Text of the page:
Abstract

An absolute radiation standard is constructed for use between 200 and 2000 µ. It is demonstrated that the output is that of a blackbody over this wavelength range. The absolute standard is used to calibrate a secondary standard mercury-arc lamp which is found to have an equivalent temperature in the neighborhood of 3000°K. It is shown that absolute standards can be used either to determine the strength of an unknown signal directly or to calibrate the sensitivity of a monochromator-detector system.

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  1. G. N. Harding, M. F. Kimmit, J. H. Ludlow, P.Porteous, A. C. Prior, and V. Roberts, Proc. Phys. Soc. (London) 77, 1069 (1961).
  2. A. J. Lichtenberg, S. Sesnic, and A. W. Trivelpiece, Phys. Rev. Letters 13, 387 (1964).
  3. G. B. Field, J. Geophys. Res. 64, 1169 (1959).
  4. W. L. Eisenman, R. L. Bates, and J. D. Merriam, J. Opt. Soc. Am. 53, 729 (1963).
  5. C. S. Williams, J. Opt. Soc. Am. 51, 564 (1961).
  6. E. H. Putley, J. Phys. Chem. Solids 22, 241 (1961).
  7. A. Gouffe, Rev. Opt. 24, Nos. 1–3 (1945).
  8. The restriction of small ø implies that the conical cavity is a blackbody only within a small angle of diverging rays. Since the monochromater used for the measurements accepts only a narrow cone of rays, the requirement was satisfied over the entire acceptance.
  9. J. C. De Vos, Physica 20, 669 (1954).
  10. Equation (3) follows directly from the general principle of conservation of phase space, A. J. Lichtenberg, Nucl. Inst. Methods 26, 243 (1964); but can also be proved geometrically.
  11. From these measurements it is also apparent that a hot glass plate can be used as a standard source, provided that high accuracy is not needed.
  12. For the detector responsivity given in Fig. 9 the radiation is taken to be that entering the LHe Dewar light pipe; thus the attenuation in the light pipe, and the loss in power due to reflection at the InSb crystal and absorption in the windows, are in-included in the over-all responsivity. In contrast, the responsivity reported by Putley does not include these losses. The actual responsivity of the InSb, itself, is at least a factor of 2 larger if these losses are included. However, it has not been possible to determine the losses exactly.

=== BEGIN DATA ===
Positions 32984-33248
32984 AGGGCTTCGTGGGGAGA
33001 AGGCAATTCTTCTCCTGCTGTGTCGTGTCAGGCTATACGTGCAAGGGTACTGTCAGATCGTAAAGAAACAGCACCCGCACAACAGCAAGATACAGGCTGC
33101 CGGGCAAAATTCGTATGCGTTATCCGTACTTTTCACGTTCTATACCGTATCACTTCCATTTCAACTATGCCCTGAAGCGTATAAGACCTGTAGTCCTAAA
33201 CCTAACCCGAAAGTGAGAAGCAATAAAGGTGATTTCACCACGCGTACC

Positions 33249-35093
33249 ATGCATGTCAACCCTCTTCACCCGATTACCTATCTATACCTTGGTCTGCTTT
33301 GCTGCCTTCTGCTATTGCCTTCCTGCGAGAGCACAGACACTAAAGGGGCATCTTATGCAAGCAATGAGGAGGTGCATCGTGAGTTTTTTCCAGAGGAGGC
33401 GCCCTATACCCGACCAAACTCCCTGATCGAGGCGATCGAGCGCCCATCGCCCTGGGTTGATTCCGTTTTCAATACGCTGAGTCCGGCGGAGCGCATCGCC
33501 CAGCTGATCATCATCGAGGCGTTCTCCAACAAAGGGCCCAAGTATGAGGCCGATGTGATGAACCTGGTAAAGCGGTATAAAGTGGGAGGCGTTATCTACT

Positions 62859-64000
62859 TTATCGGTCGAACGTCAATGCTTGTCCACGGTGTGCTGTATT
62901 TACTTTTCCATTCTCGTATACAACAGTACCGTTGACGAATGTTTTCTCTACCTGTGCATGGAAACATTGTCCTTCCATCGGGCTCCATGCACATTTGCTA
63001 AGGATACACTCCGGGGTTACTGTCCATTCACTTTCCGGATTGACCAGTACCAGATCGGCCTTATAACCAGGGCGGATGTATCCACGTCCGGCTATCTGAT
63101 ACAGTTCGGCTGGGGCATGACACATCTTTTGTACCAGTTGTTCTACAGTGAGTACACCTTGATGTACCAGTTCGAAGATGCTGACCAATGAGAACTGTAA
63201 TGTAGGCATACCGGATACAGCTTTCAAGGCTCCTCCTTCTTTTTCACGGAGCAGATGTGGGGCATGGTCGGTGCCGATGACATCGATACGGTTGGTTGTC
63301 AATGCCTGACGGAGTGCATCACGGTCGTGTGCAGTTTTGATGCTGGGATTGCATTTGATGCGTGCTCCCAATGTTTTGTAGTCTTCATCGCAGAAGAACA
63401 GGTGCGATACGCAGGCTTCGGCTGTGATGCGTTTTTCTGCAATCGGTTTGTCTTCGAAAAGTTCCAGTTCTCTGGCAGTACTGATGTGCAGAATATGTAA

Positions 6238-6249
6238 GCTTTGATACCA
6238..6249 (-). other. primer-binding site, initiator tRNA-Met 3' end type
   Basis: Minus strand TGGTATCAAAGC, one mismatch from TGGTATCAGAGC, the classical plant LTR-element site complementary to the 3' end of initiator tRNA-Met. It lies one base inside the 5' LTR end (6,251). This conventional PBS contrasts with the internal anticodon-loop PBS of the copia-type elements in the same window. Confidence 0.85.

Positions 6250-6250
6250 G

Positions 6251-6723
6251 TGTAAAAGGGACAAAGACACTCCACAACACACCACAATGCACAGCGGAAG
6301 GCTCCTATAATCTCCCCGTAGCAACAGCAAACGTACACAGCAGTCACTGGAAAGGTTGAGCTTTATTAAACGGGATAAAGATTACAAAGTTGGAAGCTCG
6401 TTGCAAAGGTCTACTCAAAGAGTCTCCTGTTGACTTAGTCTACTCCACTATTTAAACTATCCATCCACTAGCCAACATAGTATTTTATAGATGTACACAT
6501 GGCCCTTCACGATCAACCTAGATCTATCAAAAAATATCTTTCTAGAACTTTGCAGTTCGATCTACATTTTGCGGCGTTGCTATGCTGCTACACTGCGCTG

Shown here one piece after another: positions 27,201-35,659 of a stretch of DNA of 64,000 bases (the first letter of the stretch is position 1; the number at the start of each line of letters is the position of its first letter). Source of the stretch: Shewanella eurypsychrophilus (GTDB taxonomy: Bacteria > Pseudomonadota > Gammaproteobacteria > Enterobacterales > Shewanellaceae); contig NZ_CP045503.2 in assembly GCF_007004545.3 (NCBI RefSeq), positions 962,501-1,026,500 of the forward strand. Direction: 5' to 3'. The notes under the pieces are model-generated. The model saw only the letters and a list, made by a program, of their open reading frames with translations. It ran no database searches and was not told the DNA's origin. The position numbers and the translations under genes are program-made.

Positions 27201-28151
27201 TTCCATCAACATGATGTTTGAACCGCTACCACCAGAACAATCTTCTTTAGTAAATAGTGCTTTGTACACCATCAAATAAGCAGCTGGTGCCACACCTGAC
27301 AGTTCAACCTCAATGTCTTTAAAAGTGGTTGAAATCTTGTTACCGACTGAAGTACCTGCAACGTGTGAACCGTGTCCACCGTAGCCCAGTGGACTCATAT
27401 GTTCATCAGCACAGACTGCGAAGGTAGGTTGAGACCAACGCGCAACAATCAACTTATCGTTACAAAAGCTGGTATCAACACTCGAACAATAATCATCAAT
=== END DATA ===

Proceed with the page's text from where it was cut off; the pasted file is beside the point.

Bates, R. L.

W. L. Eisenman, R. L. Bates, and J. D. Merriam, J. Opt. Soc. Am. 53, 729 (1963).

De Vos, J. C.

J. C. De Vos, Physica 20, 669 (1954).

Eisenman, W. L.

W. L. Eisenman, R. L. Bates, and J. D. Merriam, J. Opt. Soc. Am. 53, 729 (1963).

Field, G. B.

G. B. Field, J. Geophys. Res. 64, 1169 (1959).

Gouffe, A.

A. Gouffe, Rev. Opt. 24, Nos. 1–3 (1945).

Harding, G. N.

G. N. Harding, M. F. Kimmit, J. H. Ludlow, P.Porteous, A. C. Prior, and V. Roberts, Proc. Phys. Soc. (London) 77, 1069 (1961).

Kimmit, M. F.

G. N. Harding, M. F. Kimmit, J. H. Ludlow, P.Porteous, A. C. Prior, and V. Roberts, Proc. Phys. Soc. (London) 77, 1069 (1961).

Lichtenberg, A. J.

A. J. Lichtenberg, S. Sesnic, and A. W. Trivelpiece, Phys. Rev. Letters 13, 387 (1964).

Equation (3) follows directly from the general principle of conservation of phase space, A. J. Lichtenberg, Nucl. Inst. Methods 26, 243 (1964); but can also be proved geometrically.

Ludlow, J. H.

G. N. Harding, M. F. Kimmit, J. H. Ludlow, P.Porteous, A. C. Prior, and V. Roberts, Proc. Phys. Soc. (London) 77, 1069 (1961).

Merriam, J. D.

W. L. Eisenman, R. L. Bates, and J. D. Merriam, J. Opt. Soc. Am. 53, 729 (1963).

Porteous, P.

G. N. Harding, M. F. Kimmit, J. H. Ludlow, P.Porteous, A. C. Prior, and V. Roberts, Proc. Phys. Soc. (London) 77, 1069 (1961).

Prior, A. C.

G. N. Harding, M. F. Kimmit, J. H. Ludlow, P.Porteous, A. C. Prior, and V. Roberts, Proc. Phys. Soc. (London) 77, 1069 (1961).

Putley, E. H.

E. H. Putley, J. Phys. Chem. Solids 22, 241 (1961).

Roberts, V.

G. N. Harding, M. F. Kimmit, J. H. Ludlow, P.Porteous, A. C. Prior, and V. Roberts, Proc. Phys. Soc. (London) 77, 1069 (1961).

Sesnic, S.

A. J. Lichtenberg, S. Sesnic, and A. W. Trivelpiece, Phys. Rev. Letters 13, 387 (1964).

Trivelpiece, A. W.

A. J. Lichtenberg, S. Sesnic, and A. W. Trivelpiece, Phys. Rev. Letters 13, 387 (1964).

Williams, C. S.

C. S. Williams, J. Opt. Soc. Am. 51, 564 (1961).

Other

G. N. Harding, M. F. Kimmit, J. H. Ludlow, P.Porteous, A. C. Prior, and V. Roberts, Proc. Phys. Soc. (London) 77, 1069 (1961).

A. J. Lichtenberg, S. Sesnic, and A. W. Trivelpiece, Phys. Rev. Letters 13, 387 (1964).

G. B. Field, J. Geophys. Res. 64, 1169 (1959).

W. L. Eisenman, R. L. Bates, and J. D. Merriam, J. Opt. Soc. Am. 53, 729 (1963).

C. S. Williams, J. Opt. Soc. Am. 51, 564 (1961).

E. H. Putley, J. Phys. Chem. Solids 22, 241 (1961).

A. Gouffe, Rev. Opt. 24, Nos. 1–3 (1945).

The restriction of small ø implies that the conical cavity is a blackbody only within a small angle of diverging rays. Since the monochromater used for the measurements accepts only a narrow cone of rays, the requirement was satisfied over the entire acceptance.

J. C. De Vos, Physica 20, 669 (1954).

Equation (3) follows directly from the general principle of conservation of phase space, A. J. Lichtenberg, Nucl. Inst. Methods 26, 243 (1964); but can also be proved geometrically.

From these measurements it is also apparent that a hot glass plate can be used as a standard source, provided that high accuracy is not needed.

For the detector responsivity given in Fig. 9 the radiation is taken to be that entering the LHe Dewar light pipe; thus the attenuation in the light pipe, and the loss in power due to reflection at the InSb crystal and absorption in the windows, are in-included in the over-all responsivity. In contrast, the responsivity reported by Putley does not include these losses. The actual responsivity of the InSb, itself, is at least a factor of 2 larger if these losses are included. However, it has not been possible to determine the losses exactly.

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